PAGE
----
Afghan President Hamid Karzai is leading efforts to resolve the issue of a man possibly facing execution for converting to Christianity.
Talks have been going on in Kabul to discuss the fate of Abdul Rahman who "could be released soon" officials say.
Mr Rahman is on trial charged with rejecting Islam. He could be executed under Sharia law unless he reconverts.
The emergency meeting was called after growing international pressure on Afghanistan about the trial.
"For the sake of the national interest of 25 million Afghans, the president is trying to solve the issue," an Afghan official told the BBC.
Several countries with troops in Afghanistan have expressed their concern on the issue.
Australian Prime Minister John Howard said on Friday: "This is appalling. When I saw the report about this I felt sick, literally."
On Thursday, US Secretary of State Condoleezza Rice phoned Afghan President Hamid Karzai seeking a "favourable resolution" to the case.
Austria, current holders of the European Union's rotating presidency, said it would strive to protect Mr Rahman.
"We will leave no stone unturned to protect the fundamental rights of Abdul Rahman and to save his life," Austrian Foreign Minister Ursula Plassnik said.
Pope Benedict XVI has written to Mr Karzai, calling for clemency and appealing "for respect for human rights sanctioned in the preamble of the new Afghan constitution", the Italian Ansa news agency reported.
The trial reflects tensions between conservative clerics and reformists
The criticism has prompted the Afghan government to intervene in the matter.
But, the Afghan judiciary is dominated by religious conservatives, and many feel it will be difficult for the president and the government to confront the judiciary, the BBC's Sanjoy Majumder in Kabul says.
The bigger problem confronting the president, however, may be that an overwhelming number of ordinary Afghans appear to believe Mr Rahman has erred and deserves to be executed, our correspondent says.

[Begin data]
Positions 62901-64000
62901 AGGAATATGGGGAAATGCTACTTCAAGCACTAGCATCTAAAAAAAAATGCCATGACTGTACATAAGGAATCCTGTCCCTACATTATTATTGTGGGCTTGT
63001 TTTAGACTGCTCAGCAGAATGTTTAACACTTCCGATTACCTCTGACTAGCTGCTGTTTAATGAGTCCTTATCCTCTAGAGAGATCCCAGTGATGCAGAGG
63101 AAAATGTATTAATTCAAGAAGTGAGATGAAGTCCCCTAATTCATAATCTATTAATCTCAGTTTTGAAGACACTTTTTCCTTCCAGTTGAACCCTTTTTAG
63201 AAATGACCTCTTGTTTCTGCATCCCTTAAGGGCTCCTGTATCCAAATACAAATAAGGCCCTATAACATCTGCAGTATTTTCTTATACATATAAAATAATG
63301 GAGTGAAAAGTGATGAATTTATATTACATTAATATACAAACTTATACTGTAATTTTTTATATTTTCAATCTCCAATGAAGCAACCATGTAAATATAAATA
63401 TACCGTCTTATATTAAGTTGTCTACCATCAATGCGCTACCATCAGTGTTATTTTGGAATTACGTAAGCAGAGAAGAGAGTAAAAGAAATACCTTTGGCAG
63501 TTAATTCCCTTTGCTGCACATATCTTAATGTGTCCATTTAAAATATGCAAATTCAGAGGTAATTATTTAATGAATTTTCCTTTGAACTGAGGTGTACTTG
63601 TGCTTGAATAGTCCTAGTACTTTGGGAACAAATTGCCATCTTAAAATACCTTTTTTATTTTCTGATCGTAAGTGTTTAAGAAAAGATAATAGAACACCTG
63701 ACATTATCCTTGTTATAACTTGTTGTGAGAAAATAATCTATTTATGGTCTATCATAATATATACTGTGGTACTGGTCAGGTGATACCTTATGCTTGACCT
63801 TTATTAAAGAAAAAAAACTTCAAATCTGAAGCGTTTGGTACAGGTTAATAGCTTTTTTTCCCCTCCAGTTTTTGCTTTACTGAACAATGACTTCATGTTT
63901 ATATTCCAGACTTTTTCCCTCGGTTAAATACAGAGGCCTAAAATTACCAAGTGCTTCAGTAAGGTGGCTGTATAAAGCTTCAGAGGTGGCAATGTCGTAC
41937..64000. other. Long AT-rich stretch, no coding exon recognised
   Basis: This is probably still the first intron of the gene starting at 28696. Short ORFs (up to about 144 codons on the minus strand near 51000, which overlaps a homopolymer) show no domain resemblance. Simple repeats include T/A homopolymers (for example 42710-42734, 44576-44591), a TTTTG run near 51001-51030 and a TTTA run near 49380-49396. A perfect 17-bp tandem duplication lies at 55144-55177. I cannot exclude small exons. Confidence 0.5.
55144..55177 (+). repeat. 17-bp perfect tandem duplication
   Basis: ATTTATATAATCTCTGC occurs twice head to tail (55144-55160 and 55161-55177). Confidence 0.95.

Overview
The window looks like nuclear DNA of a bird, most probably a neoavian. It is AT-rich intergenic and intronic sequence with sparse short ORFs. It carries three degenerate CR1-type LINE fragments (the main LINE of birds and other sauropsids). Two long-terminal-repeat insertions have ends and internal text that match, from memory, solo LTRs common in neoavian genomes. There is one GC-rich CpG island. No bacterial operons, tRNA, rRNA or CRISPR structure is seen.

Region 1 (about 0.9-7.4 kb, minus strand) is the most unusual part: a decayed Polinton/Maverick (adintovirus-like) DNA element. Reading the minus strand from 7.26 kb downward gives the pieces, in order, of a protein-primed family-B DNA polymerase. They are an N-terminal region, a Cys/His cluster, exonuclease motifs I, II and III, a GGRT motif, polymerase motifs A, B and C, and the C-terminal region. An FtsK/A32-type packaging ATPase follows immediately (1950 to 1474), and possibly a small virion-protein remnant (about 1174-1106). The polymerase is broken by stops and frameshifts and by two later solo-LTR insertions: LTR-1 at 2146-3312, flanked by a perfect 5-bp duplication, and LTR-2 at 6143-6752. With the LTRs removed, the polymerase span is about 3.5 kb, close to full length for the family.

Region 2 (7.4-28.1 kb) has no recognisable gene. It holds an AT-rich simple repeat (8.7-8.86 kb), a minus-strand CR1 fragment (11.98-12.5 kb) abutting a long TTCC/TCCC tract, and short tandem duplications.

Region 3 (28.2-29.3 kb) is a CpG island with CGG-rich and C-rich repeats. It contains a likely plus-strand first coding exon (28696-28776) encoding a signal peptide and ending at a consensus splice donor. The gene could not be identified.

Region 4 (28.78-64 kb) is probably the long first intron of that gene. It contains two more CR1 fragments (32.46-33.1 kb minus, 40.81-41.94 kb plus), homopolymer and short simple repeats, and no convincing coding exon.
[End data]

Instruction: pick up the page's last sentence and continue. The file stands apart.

On Thursday, Canadian Prime Minister Stephen Harper said that he had received assurance from Mr Karzai that Mr Rahman would not be executed.
"He [Karzai] certainly conveyed to me that we don't have to worry about any such eventual outcome.
"He had already spoken prior to my call to the attorney-general of Afghanistan about dealing with the situation," he told a news conference.
'I am not an infidel'
Mr Rahman converted 16 years ago as an aid worker helping refugees in Pakistan. His estranged family denounced him during a custody dispute over his two children.
His mental health was questioned by the judge earlier in the week and on Thursday prosecutor Sarinwal Zamari said there were doubts about whether he was fit to stand trial under Sharia law.
But Mr Rahman told the court: "They want to sentence me to death and I accept it, but I am not a deserter and not an infidel. I am a Christian, which means I believe in the Trinity."
Observers say executing a converted Christian would be a significant precedent as a conservative interpretation of Sharia law in Afghanistan.
Mr Rahman's is thought to be Afghanistan's first such trial, reflecting tensions between conservative clerics and reformists.